If you're a first time gardener then make sure you start out with more practical type plants like tomatoes, peppers and eggplants. As you become more experienced you can experiment with other plants like gourds, squash and sweet melon. These types of plants tend to be a lot larger than other fruits so they look great in the garden too. To add some unique shapes to your garden consider growing squash balls and zucchini spirals.

If you're new to the garden then it's a good idea to get familiar with things like gardening tools and the basics of garden plants by reading this post here. Once you have an idea about what plants you actually want to grow in your garden, it's time to start choosing them. Selecting plants is the easiest part of gardening because you can grow just about anything.

The best way to choose plants is by looking at their size, flavor and unique shape or color. You'll also want to consider how easy they are to grow since some plants will be more challenging than others.

If you're going to grow more than one vegetable then it's a good idea to plant them together in the same garden space. This way they can give off a balanced harvest and you should have fresh vegetables throughout the season. It also gives you an opportunity to enjoy both plants together, which you may not be able to do with their individual plantings.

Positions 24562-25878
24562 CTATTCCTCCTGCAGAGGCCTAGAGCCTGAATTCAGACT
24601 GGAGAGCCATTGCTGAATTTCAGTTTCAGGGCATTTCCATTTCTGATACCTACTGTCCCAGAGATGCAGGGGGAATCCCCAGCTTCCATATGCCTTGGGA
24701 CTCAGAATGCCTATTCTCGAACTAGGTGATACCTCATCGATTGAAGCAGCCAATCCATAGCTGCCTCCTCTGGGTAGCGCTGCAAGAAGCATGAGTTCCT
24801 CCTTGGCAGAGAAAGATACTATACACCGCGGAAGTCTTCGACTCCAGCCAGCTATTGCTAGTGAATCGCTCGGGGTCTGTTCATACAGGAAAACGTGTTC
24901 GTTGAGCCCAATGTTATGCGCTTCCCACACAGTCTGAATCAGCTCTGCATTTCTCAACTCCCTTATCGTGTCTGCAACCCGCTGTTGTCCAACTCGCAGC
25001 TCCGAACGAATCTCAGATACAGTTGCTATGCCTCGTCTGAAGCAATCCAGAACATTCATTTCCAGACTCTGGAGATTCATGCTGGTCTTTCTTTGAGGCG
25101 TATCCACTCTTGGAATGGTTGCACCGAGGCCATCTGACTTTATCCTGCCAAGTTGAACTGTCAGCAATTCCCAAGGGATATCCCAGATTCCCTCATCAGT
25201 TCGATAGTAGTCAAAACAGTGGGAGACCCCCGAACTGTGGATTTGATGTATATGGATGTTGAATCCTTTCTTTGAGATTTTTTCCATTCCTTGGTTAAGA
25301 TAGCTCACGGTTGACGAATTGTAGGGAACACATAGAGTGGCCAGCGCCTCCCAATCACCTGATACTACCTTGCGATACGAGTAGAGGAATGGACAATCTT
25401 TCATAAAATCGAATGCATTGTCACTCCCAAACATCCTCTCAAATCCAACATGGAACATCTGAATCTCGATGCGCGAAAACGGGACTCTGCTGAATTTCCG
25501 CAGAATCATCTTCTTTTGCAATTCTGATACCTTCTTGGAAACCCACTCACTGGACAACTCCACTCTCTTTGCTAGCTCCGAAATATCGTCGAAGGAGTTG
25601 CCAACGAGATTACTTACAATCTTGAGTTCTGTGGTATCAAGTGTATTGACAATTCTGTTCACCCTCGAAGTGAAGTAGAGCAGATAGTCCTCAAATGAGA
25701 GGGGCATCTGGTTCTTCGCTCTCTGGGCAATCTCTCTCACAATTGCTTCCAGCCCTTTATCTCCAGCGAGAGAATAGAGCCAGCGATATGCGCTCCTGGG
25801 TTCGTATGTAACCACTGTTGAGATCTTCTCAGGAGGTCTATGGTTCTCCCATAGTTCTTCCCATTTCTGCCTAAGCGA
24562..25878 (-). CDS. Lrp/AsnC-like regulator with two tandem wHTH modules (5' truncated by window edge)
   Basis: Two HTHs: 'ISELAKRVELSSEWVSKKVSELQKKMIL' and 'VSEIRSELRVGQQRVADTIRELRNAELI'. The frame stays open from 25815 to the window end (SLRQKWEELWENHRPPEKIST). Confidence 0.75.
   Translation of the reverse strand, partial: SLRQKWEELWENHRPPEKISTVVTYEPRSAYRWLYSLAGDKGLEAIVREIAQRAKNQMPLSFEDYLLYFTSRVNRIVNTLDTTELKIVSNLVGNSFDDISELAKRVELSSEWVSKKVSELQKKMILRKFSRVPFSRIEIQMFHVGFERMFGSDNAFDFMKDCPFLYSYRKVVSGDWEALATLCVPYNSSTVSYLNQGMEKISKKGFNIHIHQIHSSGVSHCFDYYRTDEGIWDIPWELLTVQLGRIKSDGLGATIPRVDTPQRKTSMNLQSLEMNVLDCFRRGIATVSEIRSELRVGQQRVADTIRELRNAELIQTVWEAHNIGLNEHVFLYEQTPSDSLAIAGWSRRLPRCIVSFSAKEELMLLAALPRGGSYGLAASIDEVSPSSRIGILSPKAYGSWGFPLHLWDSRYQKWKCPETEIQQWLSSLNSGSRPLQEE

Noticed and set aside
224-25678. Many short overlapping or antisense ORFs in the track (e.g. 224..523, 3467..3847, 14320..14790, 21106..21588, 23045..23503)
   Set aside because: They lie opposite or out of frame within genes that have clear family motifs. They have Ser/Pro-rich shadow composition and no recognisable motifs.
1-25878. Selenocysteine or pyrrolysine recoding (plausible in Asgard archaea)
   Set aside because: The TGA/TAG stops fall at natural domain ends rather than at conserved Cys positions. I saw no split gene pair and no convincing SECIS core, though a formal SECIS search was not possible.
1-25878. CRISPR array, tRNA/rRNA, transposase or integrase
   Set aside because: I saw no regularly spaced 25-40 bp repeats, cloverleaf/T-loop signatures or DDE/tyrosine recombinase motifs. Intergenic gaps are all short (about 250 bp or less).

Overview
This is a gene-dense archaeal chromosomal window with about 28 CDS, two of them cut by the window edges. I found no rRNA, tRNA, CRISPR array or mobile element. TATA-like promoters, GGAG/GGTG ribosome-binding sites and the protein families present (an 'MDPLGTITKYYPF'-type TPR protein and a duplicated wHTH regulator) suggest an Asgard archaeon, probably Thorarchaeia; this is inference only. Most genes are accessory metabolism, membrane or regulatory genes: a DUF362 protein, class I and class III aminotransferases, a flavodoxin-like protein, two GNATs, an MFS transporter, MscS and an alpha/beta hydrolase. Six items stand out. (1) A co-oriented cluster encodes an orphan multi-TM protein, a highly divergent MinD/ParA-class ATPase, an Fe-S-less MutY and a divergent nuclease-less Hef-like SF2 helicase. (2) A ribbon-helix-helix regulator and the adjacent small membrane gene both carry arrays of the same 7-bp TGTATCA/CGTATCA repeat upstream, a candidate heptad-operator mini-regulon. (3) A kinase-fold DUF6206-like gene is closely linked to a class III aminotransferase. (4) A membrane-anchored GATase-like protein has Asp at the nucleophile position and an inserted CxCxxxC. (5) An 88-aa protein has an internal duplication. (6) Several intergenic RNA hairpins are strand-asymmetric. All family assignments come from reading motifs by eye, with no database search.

Once you have your garden space prepared then it’s time for planting those seeds or starting your seedlings off. If you're growing plants from seed then check out this article about sowing and planting seeds before trying it out yourself.


Once you know the basics of gardening then you'll be able to grow your own fresh produce with ease. You'll also be well on your way to developing more gardening skills and building up a good vegetable garden.

If you have any questions feel free to comment below or visit the Garden Center Association for an article about soil preparation. You can also check out for more information about being a gardener and preserving knowledge through lectures, seminars and conferences. Finally, if you want to try some of the flavorful garden fruits that are mentioned in this post, click on this link to get some ideas from Everything Home Magazine (affiliate links).